Newbie needs rooster advice...

Debrakinsky

In the Brooder
May 1, 2020
24
26
44
Hello. I’m a complete newbie. I’ve been reading and trying to learn as I go. We bought a house that had a beautiful coop and run and the previous owners left us their 10 hens and 1 rooster. They couldn’t take the chickens as they weren’t yet set up at their new home and didn’t want to stress the flock. I’ve added 3 starter pullets who are doing fine. My only problem is the rooster. He doesn’t challenge me, but I have witnessed him being brutal with one hen and have another one who has a partially bare back (have not yet witnessed him picking at the second one). At first I chalked it up to Mother Nature (thought there might be something wrong with the one hen). She is partially blind (one eye destroyed—don’t know if he did it, but honestly believe it’s possible). She also has most of the feathers on her topside gone. She is a fighter and still seems pretty vibrant and competes for food, so she’s holding her own. Tonight I saw him cover and mate with her (which really irritated me). If the rooster saw her as an outcast, why would he mate with her? Personally, I don’t see a need for a rooster. I don’t need him for fertilization (I don’t want to raise chicks). I think he’s very handsome and I love his occasional crowing, but I don’t want him beating up the hens. We have only had our home for 2 months, but have not seen any predators yet. Possible that he could keep predators at bay, but not sure about that function yet. I think our coop is pretty well defended. I don’t want to get rid of him if I don’t have to, and I certainly don’t want to butcher him. But I’ll do what I have to. I’m thinking about first trying to isolate him for a bit to see what that might accomplish. Any ideas? I’m so new at this that I would appreciate any ideas and thoughts. I’m just at a loss as to the next steps. Thanks so much in advance for your ideas and thoughts.
 

JacinLarkwell

Free Ranging
Mar 19, 2020
11,431
20,432
681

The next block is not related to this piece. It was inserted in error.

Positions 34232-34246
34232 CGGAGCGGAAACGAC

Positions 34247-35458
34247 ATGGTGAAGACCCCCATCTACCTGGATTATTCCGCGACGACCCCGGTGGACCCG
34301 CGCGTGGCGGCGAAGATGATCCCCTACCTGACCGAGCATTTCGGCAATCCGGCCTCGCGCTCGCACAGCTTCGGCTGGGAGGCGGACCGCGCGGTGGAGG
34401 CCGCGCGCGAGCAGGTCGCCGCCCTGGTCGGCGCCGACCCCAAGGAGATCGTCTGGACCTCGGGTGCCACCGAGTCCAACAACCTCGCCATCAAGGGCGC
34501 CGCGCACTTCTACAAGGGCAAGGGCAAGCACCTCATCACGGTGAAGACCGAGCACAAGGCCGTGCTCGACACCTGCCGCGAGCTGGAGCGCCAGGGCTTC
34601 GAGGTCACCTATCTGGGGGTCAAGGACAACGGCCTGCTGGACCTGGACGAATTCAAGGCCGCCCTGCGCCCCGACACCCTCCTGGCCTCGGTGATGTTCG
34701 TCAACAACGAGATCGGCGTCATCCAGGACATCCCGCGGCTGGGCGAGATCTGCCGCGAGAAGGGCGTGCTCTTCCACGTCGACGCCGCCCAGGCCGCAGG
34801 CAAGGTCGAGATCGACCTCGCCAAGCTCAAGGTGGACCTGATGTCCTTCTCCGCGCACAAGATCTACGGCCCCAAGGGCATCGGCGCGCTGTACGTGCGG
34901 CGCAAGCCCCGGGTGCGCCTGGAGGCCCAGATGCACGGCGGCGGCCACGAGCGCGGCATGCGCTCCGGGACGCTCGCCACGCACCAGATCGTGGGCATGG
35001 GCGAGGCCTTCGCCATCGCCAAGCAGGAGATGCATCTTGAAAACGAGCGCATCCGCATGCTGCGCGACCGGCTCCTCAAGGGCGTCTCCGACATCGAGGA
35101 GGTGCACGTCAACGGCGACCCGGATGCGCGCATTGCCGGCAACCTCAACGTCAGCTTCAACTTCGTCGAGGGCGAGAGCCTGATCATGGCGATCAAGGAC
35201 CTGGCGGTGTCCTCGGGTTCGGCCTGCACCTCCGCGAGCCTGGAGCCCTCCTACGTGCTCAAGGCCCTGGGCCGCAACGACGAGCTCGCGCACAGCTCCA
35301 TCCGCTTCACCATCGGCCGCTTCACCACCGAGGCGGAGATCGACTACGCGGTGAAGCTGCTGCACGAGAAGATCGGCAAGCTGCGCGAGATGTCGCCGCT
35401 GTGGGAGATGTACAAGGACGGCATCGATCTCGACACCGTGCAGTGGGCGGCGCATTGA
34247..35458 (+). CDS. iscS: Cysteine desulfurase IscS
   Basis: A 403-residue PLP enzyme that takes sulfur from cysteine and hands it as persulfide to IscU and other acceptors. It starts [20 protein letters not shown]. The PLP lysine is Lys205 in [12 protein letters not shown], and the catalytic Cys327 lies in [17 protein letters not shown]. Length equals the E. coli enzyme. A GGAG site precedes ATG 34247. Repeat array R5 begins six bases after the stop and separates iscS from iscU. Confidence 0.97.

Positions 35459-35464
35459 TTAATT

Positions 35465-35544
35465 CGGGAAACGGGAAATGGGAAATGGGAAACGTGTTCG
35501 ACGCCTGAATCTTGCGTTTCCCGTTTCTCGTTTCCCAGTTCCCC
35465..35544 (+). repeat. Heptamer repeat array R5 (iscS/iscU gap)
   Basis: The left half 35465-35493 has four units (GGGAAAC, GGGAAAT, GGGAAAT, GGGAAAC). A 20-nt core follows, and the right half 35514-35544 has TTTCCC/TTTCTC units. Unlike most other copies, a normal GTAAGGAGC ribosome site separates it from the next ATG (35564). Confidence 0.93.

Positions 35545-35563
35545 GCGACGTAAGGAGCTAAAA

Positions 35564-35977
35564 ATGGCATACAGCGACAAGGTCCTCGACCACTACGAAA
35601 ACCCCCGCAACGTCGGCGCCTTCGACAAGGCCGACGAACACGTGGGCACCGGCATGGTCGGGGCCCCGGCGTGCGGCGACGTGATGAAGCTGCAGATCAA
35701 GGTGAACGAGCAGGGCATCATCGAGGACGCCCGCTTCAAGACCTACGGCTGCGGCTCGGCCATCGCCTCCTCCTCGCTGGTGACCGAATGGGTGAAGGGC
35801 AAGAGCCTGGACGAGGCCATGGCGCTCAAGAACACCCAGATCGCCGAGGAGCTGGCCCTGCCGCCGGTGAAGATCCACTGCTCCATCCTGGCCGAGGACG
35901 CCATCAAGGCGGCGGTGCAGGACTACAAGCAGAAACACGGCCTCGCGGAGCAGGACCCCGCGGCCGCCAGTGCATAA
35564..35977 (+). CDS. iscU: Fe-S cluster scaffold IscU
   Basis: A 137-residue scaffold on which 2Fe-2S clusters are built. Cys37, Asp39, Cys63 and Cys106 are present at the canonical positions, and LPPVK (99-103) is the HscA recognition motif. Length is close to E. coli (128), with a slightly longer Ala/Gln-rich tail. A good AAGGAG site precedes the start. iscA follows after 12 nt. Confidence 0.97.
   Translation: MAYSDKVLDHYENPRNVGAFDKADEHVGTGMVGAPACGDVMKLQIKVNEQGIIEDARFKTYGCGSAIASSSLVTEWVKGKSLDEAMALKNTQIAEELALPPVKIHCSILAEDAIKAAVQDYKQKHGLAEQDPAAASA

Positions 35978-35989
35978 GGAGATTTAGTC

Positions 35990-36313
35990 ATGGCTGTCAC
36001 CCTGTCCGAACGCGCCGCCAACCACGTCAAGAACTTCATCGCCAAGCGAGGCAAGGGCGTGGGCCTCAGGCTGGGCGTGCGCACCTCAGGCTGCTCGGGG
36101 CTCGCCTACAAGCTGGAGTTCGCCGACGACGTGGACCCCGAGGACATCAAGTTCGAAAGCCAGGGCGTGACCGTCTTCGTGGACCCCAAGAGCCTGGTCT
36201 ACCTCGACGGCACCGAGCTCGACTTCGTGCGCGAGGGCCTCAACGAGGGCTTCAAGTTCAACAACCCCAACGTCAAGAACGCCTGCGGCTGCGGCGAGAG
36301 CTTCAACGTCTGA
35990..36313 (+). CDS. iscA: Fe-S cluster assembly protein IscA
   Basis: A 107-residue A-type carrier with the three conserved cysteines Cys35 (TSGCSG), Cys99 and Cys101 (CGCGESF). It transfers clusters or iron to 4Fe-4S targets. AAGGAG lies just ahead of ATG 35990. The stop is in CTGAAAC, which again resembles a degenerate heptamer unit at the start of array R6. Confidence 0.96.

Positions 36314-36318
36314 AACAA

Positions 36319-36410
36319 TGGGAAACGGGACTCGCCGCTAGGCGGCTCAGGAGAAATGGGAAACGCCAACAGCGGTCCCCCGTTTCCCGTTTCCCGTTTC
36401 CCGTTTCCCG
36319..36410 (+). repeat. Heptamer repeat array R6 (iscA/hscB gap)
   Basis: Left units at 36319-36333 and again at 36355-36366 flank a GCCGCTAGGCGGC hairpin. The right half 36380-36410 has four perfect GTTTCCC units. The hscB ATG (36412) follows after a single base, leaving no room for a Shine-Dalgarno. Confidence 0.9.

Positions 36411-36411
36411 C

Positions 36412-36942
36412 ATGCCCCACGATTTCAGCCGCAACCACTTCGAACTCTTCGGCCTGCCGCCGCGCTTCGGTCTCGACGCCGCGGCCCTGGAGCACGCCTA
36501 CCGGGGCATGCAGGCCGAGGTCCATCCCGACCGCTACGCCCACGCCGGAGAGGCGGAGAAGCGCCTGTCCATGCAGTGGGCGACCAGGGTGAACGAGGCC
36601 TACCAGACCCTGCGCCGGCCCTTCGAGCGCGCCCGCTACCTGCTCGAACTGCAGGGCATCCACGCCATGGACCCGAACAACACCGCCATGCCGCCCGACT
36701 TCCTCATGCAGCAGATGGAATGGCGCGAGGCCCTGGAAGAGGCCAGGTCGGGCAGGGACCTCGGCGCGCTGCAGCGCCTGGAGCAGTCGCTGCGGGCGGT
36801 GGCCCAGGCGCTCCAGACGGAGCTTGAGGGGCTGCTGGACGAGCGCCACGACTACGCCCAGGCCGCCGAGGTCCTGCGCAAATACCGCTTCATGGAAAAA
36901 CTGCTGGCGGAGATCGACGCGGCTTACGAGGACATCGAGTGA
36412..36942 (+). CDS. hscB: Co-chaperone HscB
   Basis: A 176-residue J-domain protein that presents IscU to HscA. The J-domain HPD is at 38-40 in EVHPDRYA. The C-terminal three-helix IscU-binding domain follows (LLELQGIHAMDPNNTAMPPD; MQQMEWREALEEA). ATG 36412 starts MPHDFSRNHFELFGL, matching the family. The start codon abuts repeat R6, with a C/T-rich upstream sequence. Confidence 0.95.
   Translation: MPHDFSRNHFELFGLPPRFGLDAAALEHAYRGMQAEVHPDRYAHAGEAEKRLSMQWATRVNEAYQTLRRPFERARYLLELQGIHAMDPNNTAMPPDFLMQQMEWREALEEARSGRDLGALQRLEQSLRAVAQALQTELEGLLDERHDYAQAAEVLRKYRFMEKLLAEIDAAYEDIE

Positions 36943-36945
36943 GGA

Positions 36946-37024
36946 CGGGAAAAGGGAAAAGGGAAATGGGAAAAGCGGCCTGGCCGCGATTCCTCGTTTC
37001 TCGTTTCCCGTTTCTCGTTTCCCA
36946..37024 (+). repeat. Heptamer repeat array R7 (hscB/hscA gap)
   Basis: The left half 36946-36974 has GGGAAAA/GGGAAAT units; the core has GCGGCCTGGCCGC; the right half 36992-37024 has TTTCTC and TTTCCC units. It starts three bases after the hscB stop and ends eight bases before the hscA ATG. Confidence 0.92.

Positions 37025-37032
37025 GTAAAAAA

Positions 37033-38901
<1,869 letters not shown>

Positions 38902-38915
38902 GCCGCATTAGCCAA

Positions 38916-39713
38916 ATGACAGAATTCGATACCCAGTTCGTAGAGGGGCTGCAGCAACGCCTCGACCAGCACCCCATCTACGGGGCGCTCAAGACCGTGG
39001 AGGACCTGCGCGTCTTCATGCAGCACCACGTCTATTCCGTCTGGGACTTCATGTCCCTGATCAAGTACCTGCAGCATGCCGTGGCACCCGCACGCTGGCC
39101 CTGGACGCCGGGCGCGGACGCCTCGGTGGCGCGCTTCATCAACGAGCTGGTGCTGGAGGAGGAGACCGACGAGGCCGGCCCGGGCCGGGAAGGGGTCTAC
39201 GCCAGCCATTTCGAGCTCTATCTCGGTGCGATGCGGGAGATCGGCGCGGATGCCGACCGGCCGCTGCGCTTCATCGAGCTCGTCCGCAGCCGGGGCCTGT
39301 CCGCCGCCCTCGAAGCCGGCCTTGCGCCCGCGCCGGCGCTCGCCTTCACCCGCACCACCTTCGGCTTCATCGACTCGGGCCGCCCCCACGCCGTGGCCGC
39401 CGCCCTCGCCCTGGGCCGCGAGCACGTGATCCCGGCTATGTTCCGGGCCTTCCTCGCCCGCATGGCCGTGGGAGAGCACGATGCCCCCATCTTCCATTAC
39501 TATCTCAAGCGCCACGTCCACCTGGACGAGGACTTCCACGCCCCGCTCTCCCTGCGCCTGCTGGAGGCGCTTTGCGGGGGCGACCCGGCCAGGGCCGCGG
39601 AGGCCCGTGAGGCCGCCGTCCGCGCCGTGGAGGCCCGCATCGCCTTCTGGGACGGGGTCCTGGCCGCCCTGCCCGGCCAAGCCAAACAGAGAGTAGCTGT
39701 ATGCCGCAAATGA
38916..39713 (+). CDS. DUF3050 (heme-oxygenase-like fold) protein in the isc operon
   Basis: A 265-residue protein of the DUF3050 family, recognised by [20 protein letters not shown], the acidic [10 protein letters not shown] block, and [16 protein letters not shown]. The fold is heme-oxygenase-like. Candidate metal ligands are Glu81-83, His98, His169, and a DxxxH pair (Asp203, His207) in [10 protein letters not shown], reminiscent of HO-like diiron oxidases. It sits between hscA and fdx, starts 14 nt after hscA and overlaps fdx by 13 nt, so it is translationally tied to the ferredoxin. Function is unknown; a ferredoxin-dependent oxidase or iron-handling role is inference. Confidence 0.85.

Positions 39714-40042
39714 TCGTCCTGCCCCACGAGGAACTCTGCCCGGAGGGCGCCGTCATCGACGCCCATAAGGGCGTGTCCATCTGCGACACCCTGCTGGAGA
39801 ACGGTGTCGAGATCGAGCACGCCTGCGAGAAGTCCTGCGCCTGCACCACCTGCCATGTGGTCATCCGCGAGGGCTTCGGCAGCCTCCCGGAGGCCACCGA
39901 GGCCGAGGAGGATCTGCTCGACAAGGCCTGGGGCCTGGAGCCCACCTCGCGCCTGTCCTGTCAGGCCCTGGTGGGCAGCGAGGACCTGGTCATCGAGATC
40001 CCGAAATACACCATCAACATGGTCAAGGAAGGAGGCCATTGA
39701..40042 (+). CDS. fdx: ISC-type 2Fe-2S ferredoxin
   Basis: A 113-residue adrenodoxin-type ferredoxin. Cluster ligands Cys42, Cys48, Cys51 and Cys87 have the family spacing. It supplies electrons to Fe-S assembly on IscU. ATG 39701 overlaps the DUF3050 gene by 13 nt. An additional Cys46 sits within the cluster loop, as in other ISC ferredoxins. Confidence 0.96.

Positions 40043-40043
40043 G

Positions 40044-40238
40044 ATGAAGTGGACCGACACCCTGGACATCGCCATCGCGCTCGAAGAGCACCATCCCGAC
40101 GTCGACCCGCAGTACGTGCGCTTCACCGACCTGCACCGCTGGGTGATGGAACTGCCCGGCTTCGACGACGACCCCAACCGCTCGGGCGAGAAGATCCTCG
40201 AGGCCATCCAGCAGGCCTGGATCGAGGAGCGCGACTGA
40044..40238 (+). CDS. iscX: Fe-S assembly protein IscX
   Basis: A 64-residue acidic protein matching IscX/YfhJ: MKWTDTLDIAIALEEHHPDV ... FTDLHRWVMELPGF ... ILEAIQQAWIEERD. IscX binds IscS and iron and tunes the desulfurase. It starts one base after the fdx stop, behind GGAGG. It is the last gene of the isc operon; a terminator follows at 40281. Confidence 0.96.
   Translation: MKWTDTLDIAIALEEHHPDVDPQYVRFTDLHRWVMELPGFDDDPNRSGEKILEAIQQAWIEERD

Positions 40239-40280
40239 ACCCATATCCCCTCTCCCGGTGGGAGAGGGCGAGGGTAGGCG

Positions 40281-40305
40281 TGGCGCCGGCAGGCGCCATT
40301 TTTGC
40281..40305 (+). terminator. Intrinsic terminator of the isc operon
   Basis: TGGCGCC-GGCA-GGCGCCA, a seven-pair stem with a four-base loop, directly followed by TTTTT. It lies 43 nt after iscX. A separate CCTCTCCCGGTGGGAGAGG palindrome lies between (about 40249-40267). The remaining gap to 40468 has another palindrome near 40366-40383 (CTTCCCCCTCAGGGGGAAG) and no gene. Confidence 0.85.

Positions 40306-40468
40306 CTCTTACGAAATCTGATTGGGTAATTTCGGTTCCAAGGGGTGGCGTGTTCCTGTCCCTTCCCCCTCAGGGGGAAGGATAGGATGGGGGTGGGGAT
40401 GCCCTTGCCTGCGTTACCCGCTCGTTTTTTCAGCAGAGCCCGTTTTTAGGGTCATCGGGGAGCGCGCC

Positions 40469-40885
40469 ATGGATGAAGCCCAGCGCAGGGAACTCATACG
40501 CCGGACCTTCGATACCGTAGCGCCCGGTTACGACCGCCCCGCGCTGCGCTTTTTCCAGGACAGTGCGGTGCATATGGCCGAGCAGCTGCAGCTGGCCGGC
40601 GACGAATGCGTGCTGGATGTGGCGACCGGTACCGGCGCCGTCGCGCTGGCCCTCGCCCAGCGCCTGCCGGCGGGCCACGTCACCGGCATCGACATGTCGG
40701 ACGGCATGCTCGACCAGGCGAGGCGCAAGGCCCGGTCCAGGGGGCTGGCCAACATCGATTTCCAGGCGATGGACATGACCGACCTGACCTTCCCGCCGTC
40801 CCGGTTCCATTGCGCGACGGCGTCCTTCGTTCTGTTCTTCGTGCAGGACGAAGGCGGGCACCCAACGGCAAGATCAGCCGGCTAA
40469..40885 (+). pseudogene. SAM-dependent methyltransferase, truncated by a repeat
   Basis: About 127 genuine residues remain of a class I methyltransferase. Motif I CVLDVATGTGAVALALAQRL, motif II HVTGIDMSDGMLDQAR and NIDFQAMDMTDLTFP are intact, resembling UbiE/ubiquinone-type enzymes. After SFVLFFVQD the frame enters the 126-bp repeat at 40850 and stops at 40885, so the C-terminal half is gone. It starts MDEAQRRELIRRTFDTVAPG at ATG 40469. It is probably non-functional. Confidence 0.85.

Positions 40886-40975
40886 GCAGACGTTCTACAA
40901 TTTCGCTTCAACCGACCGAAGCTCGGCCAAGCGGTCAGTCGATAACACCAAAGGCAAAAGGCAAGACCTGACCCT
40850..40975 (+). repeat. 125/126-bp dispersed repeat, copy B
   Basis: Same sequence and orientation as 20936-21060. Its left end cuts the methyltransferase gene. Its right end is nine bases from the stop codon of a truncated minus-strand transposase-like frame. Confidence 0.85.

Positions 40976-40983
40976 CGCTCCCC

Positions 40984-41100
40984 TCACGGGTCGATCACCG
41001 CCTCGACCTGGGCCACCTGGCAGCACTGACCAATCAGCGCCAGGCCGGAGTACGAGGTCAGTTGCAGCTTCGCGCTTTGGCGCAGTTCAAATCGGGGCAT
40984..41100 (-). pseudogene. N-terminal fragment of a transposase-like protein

South-Eastern Montana
Breeding can sometimes be rather brutal especially if the hen isn't willing. You have to remember that roosters don't see mating the same as humans. We see someone as an outcast and thus don't want a relationship. They see them as another female they can use to spread there genetics to the next generation with.

Those two may be his favorite hens and thus get the most attention. Have you looked into chicken saddles for them? They're cloth that covers their backs so they don't get as hurt from being mounted.
 

Lady of McCamley

Free Ranging
10 Years
Mar 19, 2011
7,459
5,459
502
NW Oregon
A good rooster will not be overly rough with his hens. While there can be some mild feather damage, they shouldn't be stripped bare. He should woo, dance, and protect...to a degree. For any real threat most roosters are pretty ineffective generally losing their life for the flock at best, running for their own life at worst.

You don't need him and aren't enjoying him. Re-home or eat.

My thoughts and experiences.
LofMc
 

JacinLarkwell

Free Ranging
Mar 19, 2020
11,431
20,432
681
South-Eastern Montana
A good rooster will not be overly rough with his hens. While there can be some mild feather damage, they shouldn't be stripped bare. He should woo, dance, and protect...to a degree.

I've gotta disagree there just a bit, not trying to start an argument though. My mixed breed rooster his a great male. He gets the job done and seems to be the second best rooster we've had for this coop (his dad still beats him though). But he has one hen he loves to breed with and by the end of summer, she simply has been bred so much by him that she has no back feathers. He isn't being mean and picking at her, he literally just loves to breed with that one particular hen